VR Experience Contributes to Environmental ‘Buzz’

Image credit: “Beeing” © 2021 Filmakademie Baden-Württemberg

Climate change, environmental protection, and sustainability are prominent topics of concern worldwide. SIGGRAPH 2021 Talks selection “Beeing — Nature Inspired VR Journey” is a prototype showcasing how a synchronized virtual reality (VR) experience can add customer value to a daily commute in short distance trains, therefore encouraging more users to take advantage of public transit. “Beeing” aims to convey that nature must be preserved so that society can continue experiencing it in real life, not just VR. We caught up with SIGGRAPH contributor Volker Helzle to learn more about how “Beeing” adds to the broader environmental conversation and what’s next for the project.

SIGGRAPH: Share some background about your SIGGRAPH 2021 Talk. What inspired the experience you shared? Why was VR the right medium for it?

Volker Helzle (VH): VR has found broad adoption during the last [few] years. Powerful devices and streamlined content creation led to a wide variety of applications. The “Beeing” experience is trying to identify new use-cases for VR in uncharted territory, like public transportation. [In the experience,] you find yourself on the back of an insect after the train disintegrates, which carries you through a fantastic and ominously dissolving forest of ghosts. The ride ends in a flower meadow showing the beauty of nature. The aim is to convey that nature must be preserved so that it can continue to be experienced outside VR in the future.

SIGGRAPH: In your abstract, you mention that demand for increased use of public transportation is on the rise. How does “Beeing” contribute to the larger climate and environmental conversation?

VH: “Beeing” is a prototype showcasing how a synchronized VR experience can add customer value to a daily commute in short distance trains. In order to improve the attractiveness of public transportation, we created the “Beeing” experience in sync with trains’ physical movements. The project should be considered a concept at this stage, but with big potential. Content can be dynamically adjusted to any railroad condition and, as such, be applied to any subway network worldwide.

SIGGRAPH: What obstacles did you overcome during development?

VH: The biggest challenge was to determine the viewer’s position and the start of the train. While data for the train is usually available within its local network, it is not available to passengers. We had to find smart ways to work with GPS and compass data in conjunction with the railway track and topological information gathered from public maps. Our engineers also had to create a speed drift compensation, resulting in unnoticeable acceleration and deceleration of the content. We also worked in different engines for content creation (Unreal) and experience playback (Unity). All in all, there were quite a few challenges that our engineering team solved successfully.

SIGGRAPH: Why is it important to provide a variety of entertaining content between train stations? What entertainment does that involve, and how does it impact the user’s experience?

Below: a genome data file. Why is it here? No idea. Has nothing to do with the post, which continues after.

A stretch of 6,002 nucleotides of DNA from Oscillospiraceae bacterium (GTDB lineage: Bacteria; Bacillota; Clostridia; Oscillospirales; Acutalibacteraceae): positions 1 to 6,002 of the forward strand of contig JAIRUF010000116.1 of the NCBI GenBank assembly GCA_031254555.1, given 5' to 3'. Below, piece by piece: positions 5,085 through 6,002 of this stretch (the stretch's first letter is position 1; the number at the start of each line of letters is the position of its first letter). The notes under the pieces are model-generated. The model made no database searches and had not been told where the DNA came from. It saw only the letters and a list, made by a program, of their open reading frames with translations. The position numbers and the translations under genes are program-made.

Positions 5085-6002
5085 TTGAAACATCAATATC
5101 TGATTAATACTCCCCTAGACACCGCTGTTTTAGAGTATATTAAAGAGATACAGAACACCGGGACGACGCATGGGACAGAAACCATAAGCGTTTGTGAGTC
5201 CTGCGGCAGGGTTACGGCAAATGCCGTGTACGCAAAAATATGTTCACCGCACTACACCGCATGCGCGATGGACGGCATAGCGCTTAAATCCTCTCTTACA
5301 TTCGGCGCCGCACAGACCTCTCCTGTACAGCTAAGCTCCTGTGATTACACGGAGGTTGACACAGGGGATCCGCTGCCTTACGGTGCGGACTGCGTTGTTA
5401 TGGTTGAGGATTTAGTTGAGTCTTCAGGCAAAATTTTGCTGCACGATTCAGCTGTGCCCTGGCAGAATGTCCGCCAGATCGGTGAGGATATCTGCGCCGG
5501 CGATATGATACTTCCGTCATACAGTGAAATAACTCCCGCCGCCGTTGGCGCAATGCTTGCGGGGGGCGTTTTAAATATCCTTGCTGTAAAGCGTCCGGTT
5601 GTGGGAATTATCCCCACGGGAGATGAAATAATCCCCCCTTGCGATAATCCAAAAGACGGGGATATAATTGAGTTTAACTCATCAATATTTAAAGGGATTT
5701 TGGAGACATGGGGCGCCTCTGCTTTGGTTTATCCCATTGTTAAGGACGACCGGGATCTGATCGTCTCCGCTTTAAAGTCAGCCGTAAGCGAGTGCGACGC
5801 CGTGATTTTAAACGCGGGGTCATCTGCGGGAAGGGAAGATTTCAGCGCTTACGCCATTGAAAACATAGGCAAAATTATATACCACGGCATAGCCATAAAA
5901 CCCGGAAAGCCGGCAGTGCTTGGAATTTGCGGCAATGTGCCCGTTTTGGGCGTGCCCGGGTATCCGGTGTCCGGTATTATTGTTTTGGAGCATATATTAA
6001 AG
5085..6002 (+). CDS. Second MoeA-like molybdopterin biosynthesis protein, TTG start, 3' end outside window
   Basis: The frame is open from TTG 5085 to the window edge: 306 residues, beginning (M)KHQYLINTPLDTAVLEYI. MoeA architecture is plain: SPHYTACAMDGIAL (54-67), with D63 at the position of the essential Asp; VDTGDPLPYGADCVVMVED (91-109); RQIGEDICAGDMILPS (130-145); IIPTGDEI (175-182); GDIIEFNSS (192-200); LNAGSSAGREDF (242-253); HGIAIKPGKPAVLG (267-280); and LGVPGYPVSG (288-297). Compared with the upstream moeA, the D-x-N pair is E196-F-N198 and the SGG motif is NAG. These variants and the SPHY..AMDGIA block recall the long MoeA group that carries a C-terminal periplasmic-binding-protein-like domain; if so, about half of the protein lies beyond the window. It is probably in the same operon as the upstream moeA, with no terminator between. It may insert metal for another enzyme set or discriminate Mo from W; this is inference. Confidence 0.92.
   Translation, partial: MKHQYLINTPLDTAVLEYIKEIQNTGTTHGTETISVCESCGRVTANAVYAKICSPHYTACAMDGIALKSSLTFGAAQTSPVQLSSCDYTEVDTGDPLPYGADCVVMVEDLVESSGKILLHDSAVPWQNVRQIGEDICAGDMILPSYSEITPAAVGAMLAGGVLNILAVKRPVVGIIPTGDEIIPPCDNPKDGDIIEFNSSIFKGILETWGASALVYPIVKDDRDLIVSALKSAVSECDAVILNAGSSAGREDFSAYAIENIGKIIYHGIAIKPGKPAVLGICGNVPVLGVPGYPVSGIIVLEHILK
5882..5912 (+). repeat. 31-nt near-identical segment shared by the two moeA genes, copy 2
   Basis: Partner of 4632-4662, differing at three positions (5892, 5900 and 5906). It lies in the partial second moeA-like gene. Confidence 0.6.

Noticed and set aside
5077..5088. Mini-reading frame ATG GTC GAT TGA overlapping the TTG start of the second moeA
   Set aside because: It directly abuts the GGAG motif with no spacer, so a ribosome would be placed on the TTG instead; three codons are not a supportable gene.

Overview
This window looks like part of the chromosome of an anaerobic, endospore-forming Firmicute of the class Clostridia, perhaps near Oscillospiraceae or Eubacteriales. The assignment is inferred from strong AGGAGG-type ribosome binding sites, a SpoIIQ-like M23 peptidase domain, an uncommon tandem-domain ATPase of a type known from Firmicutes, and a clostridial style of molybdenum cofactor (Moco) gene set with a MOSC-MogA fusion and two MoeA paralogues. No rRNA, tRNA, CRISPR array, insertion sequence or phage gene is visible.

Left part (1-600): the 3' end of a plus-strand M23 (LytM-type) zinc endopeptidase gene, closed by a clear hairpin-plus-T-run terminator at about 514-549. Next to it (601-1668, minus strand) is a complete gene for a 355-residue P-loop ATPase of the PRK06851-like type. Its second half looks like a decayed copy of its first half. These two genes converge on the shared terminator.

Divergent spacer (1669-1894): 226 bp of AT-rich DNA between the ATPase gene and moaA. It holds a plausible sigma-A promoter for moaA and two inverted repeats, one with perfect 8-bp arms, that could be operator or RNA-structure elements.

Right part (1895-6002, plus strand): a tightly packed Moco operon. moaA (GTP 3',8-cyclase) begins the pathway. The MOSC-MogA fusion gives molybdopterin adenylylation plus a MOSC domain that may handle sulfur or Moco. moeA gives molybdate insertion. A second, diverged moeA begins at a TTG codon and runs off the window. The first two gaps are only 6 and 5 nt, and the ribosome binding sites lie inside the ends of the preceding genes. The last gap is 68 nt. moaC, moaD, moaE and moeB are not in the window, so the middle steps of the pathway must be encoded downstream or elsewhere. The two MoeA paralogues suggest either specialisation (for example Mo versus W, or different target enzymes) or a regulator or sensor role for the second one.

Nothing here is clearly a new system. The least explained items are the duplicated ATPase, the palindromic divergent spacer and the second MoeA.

VH: At this point in time, we only managed to realize one example experience. Our user study was mostly relating to how well the physical experience during the train ride matched the virtual experience. This resulted in multiple adjustments to find a satisfying “train start” mechanism. We tested this with offline data we tracked during a train ride. The next step was a real, live test. The overall experience convinced the participants conducting the tests and found it to be an interesting entertainment alternative. You can watch the full movie in the 360 VR video below.

SIGGRAPH: What’s next for “Beeing”?

VH: “Beeing” was embedded into a larger project by the Application Center VR/AR. The goal of this project was to create general awareness of XR and its potential in applications for regional small- and medium-sized enterprises in our federal state Baden-Württemberg. At the moment, we are in preparation for two large, European-level projects, both on extended reality, so stay tuned, there is a lot more to come.

SIGGRAPH: What advice do you have for someone planning to submit a Talk to a future SIGGRAPH conference?

VH: SIGGRAPH is a large conference with a lot of different formats for contributions. Make sure you understand each format’s requirements in order to meet them and be successful. I also advise to consult a senior researcher, developer, or artist that has been an active contributor for advice, and ask them to review your submission. Note deadlines early in your calendar and start on time. The submission date is always a week too early, no matter how well prepared you are.

Ready to learn about more novel VR experiences like “Beeing”? Join us in Vancouver, online, or for a hybrid experience this summer at SIGGRAPH 2022! Register now.  


Volker Helzle is in charge of research and development at Animationsinstitut of Filmakademie Baden-Württemberg. After graduating from Stuttgart Media University in 2000, he moved to California and worked at Eyematic Interfaces. In 2003, he joined Filmakademie to supervise research and innovation. He is the senior lecturer for the technical directing course and FMX program consultant. In 2013, Helzle received the honorary professorship of Filmakademie. Being a C-64 kid of the ‘80s, Helzle’s life was strongly influenced by video games and early computer graphics. To this day he is a passionate gamer but also finds interest in analog activities like mountain hiking, gardening, or yoga. As of January 2019, an improved version of Helzle is available that keeps him busy day and night.

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